Warlocks of Undead Patrons could serve a powerful undead being such as a powerful lich, vampire, or mummy lord. You first gain a Form of the Dead where you physically manifest the aspects of your patron and then gain temporary hit points and the ability to cause fear in those you attack. At 6th level you no longer need to eat, drink, or breathe and can do extra necrotic damage on your attacks while you have manifested your Form of the Dead. From there, your body is infused with necrotic energy making you resistant (or immune if in your Form of the Dead) to necrotic damage and able to release an eruption of necrotic energy when on the brink of death. Ultimately, you gain the ability to leave your body and take on a spirit form with many of the same abilities as a ghost.

There are also Dark Gifts that a DM can allow players to take upon character creation or give out later as a boon. These are special abilities that usually come with a dark cost. This is another great way to introduce that dark twist to any campaign whether it is in Ravenloft or not.



Van Richten’s Guide to Ravenloft delivers on its promise of bringing horror into Dungeons & Dragons. Whether you are looking to run a Ravenloft campaign, your own homebrew horror campaign, or just inject some darkness into a single adventure, this is a great resource for Dungeon Masters. For players, the new options, though few, are solid with many new ability options that change things up from the standard offerings in the Player’s Handbook.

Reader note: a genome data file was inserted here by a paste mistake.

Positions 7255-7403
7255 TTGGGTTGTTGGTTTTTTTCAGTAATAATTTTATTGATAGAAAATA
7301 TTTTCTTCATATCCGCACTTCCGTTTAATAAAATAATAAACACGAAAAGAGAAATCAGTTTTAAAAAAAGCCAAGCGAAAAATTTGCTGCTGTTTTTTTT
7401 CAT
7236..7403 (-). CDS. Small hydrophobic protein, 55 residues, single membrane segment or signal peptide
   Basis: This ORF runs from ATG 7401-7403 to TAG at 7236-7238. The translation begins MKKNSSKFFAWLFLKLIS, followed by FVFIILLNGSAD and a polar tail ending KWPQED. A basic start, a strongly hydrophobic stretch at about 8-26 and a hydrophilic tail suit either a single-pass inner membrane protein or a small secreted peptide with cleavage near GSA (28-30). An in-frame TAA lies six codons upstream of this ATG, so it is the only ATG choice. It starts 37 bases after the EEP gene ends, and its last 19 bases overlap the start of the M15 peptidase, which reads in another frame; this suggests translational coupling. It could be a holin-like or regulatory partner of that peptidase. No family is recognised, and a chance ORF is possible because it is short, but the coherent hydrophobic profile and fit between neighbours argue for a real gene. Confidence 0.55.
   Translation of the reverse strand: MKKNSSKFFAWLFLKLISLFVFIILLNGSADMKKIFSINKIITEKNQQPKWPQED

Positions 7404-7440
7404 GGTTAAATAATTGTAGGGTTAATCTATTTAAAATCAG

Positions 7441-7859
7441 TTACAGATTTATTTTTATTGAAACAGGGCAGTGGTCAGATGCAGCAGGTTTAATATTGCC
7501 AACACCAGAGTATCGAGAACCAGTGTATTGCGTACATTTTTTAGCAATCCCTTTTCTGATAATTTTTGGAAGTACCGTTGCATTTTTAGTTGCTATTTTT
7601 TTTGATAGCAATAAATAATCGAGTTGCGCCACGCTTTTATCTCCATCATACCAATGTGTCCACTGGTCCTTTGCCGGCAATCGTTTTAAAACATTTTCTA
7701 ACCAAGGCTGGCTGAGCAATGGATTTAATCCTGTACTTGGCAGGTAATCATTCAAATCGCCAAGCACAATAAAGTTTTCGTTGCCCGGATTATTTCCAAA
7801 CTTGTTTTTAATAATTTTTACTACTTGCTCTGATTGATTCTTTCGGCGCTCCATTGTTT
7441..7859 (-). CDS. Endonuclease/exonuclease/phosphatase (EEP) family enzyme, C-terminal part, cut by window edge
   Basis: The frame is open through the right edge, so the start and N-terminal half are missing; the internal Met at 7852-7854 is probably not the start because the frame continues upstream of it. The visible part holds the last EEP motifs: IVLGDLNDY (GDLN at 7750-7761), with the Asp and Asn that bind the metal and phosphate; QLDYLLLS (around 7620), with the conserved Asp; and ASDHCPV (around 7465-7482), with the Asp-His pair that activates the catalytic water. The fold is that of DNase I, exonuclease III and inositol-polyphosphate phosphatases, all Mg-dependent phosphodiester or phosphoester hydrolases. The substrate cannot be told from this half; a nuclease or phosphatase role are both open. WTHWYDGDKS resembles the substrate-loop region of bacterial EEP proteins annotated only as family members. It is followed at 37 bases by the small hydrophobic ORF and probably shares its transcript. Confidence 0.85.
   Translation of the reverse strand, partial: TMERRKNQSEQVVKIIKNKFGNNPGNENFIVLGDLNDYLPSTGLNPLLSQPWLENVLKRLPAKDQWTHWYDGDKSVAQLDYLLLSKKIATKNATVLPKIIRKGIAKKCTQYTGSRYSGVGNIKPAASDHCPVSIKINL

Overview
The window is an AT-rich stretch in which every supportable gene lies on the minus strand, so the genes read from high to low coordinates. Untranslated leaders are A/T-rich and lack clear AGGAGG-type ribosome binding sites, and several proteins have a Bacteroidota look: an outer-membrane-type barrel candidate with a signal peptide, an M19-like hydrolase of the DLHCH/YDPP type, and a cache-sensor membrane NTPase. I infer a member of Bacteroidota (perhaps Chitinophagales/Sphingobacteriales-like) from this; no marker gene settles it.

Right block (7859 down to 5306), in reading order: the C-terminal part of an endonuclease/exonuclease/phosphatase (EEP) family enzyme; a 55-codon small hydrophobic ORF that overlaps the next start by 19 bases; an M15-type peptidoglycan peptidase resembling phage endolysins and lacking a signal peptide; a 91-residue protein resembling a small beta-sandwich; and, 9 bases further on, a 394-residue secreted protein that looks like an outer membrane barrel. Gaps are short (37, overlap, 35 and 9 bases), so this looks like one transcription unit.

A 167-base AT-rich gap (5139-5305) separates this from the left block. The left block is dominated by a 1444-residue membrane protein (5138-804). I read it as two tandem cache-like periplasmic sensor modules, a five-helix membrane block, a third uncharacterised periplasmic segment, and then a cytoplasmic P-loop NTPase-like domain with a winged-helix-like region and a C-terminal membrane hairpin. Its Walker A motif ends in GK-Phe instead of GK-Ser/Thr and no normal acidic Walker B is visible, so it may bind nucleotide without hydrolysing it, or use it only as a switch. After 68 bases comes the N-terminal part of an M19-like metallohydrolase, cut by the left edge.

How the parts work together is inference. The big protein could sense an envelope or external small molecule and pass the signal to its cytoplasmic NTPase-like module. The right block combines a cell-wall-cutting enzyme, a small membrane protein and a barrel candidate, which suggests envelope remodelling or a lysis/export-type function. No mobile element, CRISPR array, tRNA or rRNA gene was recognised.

The Art Design is high quality as always, though in some cases I would have preferred a clearer illustration of some of the primary characters. Most of the Darklords are illustrated but there are a few that do not have an artistic depiction. The maps of the domains (though small to conserve space) are well done. This would be an instance where purchasing a digital copy may be advantageous as you will most likely have access to a high quality image file of each of the maps.

Overall, Van Richten’s Guide is well worth the price if you are looking to add horror into your Dungeons and Dragons game. If that does not interest you, especially if certain types of horror may trigger discomfort or stress in your players, this is probably not the book for you. The great thing about Dungeons and Dragons is that there are many different genres that can be worked into it and you can create your own imaginative stories with any of them. I look forward to seeing more of those genres appear in official Dungeons and Dragons products.

Disclosure: Meeple Mountain received a free copy of this product in exchange for an honest, unbiased review. This review is not intended to be an endorsement.

About the author

Than Gibson

Than Gibson is the Associate Editor for RPGs at Meeple Mountain.
He is a writer, artist, and lifelong Dungeon Master. He loves all things RPG-related and is the creator of Chronicle, a fantasy RPG setting and webcomic.